A post-industrial revolution

Douglas McMaster’s ambitious zero-waste, pre-industrial restaurant was predicted to be compost within six months of opening. Four years on and Silo goes from strength to strength, foraging for likeminded partnerships and upcycling the attitudes of public and critics alike.

With a stack of worthy awards behind them, we take a look at how something with no preservatives, MSG or GMO’s can stay this fresh and tasty.

We’ve got to start with the biggie – Brighton gets the first ever zero waste restaurant that honours and respects all parts of the food and its source. And it tastes great! Always inventive, unexpected and looks beautiful.

When shabby chic became all the rage a whole bunch of places threw out their sleek decor and shop bought mismatched, sandpaper aged eclectica and started serving cocktails in jam jars that had never seen jam. Yes, in Silo you will sit on chipboard, drink out of ‘retired’ jam jars and eat off of plates made of recycled carrier bags, but it has style and integrity, because its not trying to be something its not.

Not to be confused with the biblical parable about helping injured big cats, Douglas became friends with Mr Lyan (Ryan Chetiyawardana) shortly after opening Silo. The alchemist-cum-mixologist and visionary chef forged a partnership based on a mutual ethos; so now you can sip cocktails made from local botanicals in Brighton and eat zero waste food in Mr Lyan’s Hoxton bar, Cub.

They’re the buzz word of the moment, and as well as probiotics, fermented foods contain a wealth of gut friendly bacteria and health benefits. As a pre-industrial outfit Silo has been producing their own pickles and fermented potions since they opened as a way of preserving and enhancing flavour naturally. So fad or no fad, if you’ve been a fan of Silo for a while you may also have to thank them for your longevity and rude health.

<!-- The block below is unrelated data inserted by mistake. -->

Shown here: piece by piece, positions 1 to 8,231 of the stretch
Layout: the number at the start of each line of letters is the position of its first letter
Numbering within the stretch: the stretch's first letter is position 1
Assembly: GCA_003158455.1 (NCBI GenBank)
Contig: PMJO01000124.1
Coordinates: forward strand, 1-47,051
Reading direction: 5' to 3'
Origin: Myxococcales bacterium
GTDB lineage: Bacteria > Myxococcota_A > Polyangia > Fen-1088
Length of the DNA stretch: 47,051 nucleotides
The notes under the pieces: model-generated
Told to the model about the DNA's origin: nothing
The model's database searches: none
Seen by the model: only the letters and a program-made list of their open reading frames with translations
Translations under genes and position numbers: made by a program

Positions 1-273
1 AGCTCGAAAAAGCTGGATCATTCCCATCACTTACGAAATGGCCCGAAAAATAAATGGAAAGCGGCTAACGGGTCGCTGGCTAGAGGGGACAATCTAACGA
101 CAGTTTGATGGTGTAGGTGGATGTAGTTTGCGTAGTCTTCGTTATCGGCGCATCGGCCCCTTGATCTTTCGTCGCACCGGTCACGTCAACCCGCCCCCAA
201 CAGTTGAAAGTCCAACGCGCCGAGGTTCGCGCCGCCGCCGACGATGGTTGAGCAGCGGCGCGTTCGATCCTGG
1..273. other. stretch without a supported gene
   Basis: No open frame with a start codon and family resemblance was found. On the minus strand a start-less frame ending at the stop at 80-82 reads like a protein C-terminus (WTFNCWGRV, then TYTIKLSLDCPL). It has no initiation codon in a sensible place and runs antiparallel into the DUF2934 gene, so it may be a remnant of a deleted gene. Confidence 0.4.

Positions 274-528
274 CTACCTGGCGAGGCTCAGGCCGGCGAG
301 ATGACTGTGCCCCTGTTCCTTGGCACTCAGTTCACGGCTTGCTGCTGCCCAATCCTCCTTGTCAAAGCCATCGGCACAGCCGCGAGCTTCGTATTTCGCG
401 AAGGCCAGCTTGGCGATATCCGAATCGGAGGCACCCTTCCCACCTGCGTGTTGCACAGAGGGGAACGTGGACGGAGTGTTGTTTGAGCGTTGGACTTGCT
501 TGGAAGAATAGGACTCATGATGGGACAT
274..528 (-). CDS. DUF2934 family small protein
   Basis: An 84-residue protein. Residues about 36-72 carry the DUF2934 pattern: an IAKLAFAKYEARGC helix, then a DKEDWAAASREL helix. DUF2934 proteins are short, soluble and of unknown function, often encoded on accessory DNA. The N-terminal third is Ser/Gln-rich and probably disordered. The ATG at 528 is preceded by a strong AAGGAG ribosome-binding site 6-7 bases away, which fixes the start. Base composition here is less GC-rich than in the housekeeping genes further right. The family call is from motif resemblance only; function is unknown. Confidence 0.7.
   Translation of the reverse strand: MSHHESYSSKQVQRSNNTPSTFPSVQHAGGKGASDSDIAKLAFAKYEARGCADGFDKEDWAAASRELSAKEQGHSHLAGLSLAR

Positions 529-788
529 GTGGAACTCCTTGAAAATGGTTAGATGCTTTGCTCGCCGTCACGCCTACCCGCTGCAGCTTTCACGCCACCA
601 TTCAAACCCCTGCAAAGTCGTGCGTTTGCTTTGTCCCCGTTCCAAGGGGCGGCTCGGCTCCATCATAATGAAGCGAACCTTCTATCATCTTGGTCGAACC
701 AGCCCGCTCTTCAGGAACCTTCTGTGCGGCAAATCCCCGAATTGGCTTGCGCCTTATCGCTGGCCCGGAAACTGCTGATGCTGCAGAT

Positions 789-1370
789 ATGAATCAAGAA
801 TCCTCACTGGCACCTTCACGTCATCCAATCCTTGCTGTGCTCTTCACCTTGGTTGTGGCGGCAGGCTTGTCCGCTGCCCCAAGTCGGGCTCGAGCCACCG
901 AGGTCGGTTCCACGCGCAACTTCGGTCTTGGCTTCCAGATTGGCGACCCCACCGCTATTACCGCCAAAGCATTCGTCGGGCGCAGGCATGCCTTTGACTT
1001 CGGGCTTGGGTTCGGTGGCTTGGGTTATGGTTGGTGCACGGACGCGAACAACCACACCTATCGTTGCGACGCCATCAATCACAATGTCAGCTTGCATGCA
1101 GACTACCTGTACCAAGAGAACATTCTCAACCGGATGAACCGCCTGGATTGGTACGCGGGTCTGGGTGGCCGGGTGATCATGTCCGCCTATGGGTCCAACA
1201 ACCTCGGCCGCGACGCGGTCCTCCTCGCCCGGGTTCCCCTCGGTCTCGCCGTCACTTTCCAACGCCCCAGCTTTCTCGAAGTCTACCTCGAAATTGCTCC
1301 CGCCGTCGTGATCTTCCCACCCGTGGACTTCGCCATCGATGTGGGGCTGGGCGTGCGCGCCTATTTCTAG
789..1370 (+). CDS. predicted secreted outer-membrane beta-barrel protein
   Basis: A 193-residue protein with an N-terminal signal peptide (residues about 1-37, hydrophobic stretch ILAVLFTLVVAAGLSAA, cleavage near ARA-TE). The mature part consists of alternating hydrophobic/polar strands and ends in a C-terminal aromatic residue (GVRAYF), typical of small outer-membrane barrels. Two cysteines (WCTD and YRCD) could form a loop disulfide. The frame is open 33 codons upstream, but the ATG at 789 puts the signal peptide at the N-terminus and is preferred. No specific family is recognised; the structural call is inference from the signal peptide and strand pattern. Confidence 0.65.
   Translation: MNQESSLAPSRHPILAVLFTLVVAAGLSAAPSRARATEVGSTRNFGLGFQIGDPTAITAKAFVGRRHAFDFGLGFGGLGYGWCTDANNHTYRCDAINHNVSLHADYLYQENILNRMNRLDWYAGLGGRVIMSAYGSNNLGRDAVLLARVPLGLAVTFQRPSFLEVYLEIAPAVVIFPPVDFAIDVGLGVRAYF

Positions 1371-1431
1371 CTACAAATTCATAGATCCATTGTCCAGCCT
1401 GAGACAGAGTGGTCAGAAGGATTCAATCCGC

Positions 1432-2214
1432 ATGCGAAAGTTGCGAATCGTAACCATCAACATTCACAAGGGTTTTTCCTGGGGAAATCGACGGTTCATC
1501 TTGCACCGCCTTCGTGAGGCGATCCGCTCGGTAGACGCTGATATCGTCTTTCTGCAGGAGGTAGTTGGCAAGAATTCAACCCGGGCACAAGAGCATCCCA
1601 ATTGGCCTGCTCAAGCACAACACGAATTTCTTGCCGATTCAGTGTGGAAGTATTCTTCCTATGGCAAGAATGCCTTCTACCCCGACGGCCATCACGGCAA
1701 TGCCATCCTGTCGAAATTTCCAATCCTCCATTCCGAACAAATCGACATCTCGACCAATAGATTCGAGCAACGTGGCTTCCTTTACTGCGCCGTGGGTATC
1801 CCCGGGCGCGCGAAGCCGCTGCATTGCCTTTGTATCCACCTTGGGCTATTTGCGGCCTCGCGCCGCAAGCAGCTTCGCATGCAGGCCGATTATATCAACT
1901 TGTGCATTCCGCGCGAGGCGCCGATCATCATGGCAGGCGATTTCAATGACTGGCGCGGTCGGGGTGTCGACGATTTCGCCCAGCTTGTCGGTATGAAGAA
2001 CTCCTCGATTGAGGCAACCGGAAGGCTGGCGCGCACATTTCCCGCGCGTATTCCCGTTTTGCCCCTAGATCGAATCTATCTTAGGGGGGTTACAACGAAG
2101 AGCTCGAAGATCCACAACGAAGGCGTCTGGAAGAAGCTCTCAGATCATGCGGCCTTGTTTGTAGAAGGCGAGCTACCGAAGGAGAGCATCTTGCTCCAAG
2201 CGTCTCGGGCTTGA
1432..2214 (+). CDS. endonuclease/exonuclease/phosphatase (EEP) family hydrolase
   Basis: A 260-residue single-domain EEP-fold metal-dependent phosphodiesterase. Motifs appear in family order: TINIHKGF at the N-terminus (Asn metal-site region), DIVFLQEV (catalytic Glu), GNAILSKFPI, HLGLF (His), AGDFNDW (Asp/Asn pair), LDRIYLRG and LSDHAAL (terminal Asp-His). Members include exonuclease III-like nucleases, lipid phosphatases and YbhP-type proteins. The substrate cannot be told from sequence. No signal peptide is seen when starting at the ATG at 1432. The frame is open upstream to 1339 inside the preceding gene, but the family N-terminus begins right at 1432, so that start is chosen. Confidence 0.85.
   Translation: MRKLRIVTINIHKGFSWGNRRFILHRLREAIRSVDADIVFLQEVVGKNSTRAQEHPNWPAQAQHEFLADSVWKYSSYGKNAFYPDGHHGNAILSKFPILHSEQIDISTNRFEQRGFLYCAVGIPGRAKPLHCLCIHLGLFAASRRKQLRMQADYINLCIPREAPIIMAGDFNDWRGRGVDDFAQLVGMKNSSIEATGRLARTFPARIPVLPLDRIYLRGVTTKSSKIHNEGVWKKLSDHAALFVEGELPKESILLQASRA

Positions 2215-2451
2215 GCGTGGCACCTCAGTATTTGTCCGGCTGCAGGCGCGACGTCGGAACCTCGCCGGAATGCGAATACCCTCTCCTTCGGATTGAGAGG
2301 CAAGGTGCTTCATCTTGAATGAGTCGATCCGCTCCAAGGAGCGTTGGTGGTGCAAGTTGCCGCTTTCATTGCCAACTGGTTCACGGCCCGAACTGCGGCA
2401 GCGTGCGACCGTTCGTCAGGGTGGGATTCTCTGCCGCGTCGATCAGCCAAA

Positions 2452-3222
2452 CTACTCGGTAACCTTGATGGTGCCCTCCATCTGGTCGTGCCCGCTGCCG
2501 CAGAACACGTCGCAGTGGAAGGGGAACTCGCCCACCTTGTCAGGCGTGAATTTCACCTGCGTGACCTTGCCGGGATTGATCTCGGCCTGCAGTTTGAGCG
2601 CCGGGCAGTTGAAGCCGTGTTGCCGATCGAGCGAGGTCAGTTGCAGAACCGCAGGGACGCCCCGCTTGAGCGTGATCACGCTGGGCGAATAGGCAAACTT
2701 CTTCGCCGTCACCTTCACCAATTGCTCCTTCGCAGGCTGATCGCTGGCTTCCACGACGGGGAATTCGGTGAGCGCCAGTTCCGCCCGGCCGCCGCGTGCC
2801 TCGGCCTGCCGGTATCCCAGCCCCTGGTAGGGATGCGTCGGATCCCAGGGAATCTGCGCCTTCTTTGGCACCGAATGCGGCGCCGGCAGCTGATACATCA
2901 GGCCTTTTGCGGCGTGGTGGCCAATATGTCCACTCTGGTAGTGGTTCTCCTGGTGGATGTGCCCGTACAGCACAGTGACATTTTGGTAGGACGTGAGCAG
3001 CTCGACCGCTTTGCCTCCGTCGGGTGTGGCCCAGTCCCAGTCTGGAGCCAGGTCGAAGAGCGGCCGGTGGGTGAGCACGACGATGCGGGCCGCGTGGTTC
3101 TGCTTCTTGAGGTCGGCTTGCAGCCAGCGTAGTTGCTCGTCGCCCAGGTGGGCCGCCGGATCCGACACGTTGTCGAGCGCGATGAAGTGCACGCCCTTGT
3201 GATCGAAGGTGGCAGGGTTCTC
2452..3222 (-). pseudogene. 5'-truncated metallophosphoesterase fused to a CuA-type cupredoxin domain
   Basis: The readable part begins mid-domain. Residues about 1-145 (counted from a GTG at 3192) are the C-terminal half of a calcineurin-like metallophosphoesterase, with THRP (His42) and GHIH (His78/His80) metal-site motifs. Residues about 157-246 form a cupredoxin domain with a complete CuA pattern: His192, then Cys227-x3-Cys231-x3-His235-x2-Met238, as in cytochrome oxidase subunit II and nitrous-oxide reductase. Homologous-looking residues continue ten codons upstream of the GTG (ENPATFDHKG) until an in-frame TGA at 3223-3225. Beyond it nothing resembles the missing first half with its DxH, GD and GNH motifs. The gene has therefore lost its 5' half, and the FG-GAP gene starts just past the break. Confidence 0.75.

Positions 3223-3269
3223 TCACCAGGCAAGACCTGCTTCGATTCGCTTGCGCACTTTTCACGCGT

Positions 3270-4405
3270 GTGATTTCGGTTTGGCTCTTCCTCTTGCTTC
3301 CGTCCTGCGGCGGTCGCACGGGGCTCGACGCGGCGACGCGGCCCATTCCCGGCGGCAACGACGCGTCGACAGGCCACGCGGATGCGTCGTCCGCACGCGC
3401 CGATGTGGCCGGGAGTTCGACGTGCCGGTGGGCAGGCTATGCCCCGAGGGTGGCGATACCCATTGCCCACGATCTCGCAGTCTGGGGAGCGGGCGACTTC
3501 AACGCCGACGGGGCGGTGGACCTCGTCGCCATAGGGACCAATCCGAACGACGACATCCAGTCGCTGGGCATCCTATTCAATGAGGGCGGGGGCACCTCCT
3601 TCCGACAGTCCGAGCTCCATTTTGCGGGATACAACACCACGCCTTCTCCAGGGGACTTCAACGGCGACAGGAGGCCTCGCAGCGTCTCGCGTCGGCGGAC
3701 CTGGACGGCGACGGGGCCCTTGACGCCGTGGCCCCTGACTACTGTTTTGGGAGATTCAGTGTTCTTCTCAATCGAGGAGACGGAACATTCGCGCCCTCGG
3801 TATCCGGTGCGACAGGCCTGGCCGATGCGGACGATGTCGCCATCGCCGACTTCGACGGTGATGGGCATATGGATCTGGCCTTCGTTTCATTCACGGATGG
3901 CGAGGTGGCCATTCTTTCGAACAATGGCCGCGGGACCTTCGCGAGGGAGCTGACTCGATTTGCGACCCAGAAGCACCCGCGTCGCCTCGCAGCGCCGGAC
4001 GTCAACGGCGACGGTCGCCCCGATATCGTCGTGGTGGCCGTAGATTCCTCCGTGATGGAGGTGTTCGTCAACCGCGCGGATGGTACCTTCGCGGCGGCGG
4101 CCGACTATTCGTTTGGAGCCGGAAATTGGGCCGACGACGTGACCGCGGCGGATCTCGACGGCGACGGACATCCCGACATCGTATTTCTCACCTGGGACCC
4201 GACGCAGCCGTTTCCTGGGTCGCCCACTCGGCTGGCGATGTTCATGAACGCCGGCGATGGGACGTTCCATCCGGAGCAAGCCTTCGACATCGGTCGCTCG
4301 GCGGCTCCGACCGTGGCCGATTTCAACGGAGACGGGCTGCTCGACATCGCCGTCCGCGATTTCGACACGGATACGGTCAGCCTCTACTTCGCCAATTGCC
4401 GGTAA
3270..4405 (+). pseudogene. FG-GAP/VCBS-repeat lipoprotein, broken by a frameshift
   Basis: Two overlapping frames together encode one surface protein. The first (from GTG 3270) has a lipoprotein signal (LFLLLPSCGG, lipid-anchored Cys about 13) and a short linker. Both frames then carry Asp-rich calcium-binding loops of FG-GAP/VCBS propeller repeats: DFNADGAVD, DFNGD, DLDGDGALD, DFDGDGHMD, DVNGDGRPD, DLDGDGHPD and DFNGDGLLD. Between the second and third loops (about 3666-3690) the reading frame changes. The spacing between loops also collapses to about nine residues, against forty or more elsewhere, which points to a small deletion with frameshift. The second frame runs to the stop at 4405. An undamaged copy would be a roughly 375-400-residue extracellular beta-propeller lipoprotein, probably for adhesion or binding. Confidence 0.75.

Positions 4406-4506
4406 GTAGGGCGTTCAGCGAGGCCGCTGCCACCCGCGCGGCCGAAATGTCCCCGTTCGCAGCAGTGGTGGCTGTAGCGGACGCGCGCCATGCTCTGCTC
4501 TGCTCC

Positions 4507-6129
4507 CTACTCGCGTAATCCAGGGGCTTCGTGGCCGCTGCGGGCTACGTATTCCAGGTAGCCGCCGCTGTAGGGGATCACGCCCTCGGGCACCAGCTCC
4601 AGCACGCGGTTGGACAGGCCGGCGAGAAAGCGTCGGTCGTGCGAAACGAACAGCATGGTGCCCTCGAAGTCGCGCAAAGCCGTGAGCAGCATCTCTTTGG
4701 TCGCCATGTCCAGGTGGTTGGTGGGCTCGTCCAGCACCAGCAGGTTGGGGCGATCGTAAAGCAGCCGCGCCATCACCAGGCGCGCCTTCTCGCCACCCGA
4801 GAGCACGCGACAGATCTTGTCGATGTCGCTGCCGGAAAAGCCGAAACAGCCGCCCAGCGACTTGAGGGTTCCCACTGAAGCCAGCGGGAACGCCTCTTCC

Photo credit: Silo Instagram

The closest thing to a bin you’ll find in Silo is the Aerobic Digester, capable of producing 60kg of compost every 24 hours. Silo invite the local community to bring their organic matter, that would otherwise end up in stasis in a landfill or being incinerated, to join all the restaurant scraps on their journey back to becoming life giving compost.

Silo have teamed up with FareShare Sussex, part of FareShare UK, who work to distribute perfectly good but otherwise waste food into charities and communities that need it the most. In addition to fundraising events you’ll find a discretionary £1 donation to FareShare Sussex on your bill, helping ensure that no good food should be wasted and no person should go hungry.

See the listing for Silo, By Douglas McMaster